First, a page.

The problem comes when he praises some of the examples of estate regeneration under way in London. It is true that they mostly provide more homes and better homes than what was there before. It is also understandable that Lord Adonis would wish to praise his Labour colleagues – especially those who have been good enough to send in essays. Thus we have Cllr Peter John, the Leader of Southwark, boasting about the Heygate scheme. Which, let’s face it, is just the replacement of one awful scheme with another.
So there is a missed opportunity. Even where tower (or slab) blocks are being removed and street patterns restored it is still very ugly housing being replaced by fairly ugly housing. That is not enough to inspire enthusiasm from residents who face the disruption of being “decanted” (sometimes twice due to being place in some interim temporary housing). Nor is it enough to win enthusiasm for those in the surrounding who put up with the noise and the dust for years while the rebuilding takes place.
If we want more estate redevelopment then it needs to be more popular – which means what is offered needs more than a concrete utopia Mark II.
There is even an essay included from that High Priest of modernism Lord Rogers – whose legacy is very much the cause of the problems Lord Adonis describes rather than offering anything by way of a solution.
Even the Packlington Estate scheme in Islington – which includes some attractive new housing (pictured on the right) could be much better. Most of the new housing is ugly (or at best bland). There is nothing inevitable about that. It is not cheaper, or higher density. It is simply a poor choice by the Hyde Group and Islington Council which accepted merely because it replaces something much worse.
As Nicholas Boys Smith of Create Streets tells me:
“Andrew Adonis is absolutely and 100 per cent right to be looking at the potential for regeneration of post-war estates. And we completely agree with him. The opportunity is enormous. On our estimates, we judge that there is around 20 years supply in replacing unpopular post-war housing with conventional streets and squares of terraced houses and medium rise flats. But, and it is a big but, the how and the what are crucial.
“Too many current estate regenerations give estate regeneration a bad name. Either because they are merely replacing one set of 1960s large buildings with no human scale or traditional street pattern with a modern set of large buildings with no human scale or traditional street pattern. Or because their process of ‘consultation’ is a fake post hoc exercise which hides community dissent and apathy. There are ongoing major disconnects between what we design and build and what most people want to live in.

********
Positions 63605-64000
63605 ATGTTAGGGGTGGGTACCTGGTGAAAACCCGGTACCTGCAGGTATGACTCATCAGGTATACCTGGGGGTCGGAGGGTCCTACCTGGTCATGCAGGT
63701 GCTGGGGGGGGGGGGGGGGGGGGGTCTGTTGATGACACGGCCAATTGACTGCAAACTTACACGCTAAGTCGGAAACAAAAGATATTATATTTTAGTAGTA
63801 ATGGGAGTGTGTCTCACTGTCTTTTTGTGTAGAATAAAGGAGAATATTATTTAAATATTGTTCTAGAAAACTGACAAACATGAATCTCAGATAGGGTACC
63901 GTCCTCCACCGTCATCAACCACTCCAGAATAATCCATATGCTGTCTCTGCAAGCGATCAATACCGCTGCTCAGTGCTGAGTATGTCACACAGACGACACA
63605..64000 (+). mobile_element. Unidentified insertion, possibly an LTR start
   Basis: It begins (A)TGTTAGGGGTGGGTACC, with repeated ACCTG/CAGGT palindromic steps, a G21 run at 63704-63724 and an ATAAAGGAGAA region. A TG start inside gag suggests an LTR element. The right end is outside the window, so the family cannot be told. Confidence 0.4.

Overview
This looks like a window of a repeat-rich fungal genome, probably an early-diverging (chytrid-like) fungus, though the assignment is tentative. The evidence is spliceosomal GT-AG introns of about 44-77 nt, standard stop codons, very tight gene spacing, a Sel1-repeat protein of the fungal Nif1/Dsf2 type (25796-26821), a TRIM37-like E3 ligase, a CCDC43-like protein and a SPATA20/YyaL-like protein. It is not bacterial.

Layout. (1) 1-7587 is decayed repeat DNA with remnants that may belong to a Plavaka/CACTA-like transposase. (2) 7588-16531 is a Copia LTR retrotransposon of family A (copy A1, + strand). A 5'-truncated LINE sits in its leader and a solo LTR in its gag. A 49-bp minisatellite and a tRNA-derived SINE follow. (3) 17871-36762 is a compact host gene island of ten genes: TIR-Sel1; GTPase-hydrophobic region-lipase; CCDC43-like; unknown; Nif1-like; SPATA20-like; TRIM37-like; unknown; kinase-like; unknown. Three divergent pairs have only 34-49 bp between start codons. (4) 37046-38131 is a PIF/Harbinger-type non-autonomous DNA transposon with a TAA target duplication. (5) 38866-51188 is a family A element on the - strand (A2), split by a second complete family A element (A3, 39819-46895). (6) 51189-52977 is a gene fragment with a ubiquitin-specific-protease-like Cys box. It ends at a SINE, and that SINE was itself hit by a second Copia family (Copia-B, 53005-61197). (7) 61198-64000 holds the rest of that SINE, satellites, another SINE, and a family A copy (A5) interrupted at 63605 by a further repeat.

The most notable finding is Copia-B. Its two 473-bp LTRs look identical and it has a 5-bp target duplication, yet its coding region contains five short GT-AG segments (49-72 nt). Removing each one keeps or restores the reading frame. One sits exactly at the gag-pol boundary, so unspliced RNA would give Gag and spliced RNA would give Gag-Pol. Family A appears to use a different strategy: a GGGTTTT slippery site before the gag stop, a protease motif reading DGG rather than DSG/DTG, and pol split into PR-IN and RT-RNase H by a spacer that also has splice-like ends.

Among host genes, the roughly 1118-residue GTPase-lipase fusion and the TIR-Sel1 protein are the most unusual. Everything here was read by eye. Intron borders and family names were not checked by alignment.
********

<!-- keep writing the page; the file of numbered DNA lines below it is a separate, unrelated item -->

“These disconnects are far greater than they need to be. And unlocking this would make “city villages” more popular, less resisted and more effective. Design and process are too important to be left to the professionals. The real answer to the housing crisis isn’t building more homes, it is making new homes more popular.”
“Clearly, housing in London is going to be the big issue in the 2016 Mayoral election. We’re pleased to see potential candidates on both sides of the political divide very clearly aligning themselves to a street-based approach to solving this crisis. This is quite right.
“Traditional housing on traditional streets can be high density, highly popular and a spectacular investment – particularly in the long term. It is also very clearly correlated with higher levels of wellbeing than living in the sort of very large buildings we too easily build at the moment. It’s great to see David Lammy, Ivan Massow and Andrew Boff all clearly backing conventional streets. We hope that Andrew Adonis’s important work will presage support from Tessa Jowell as well.”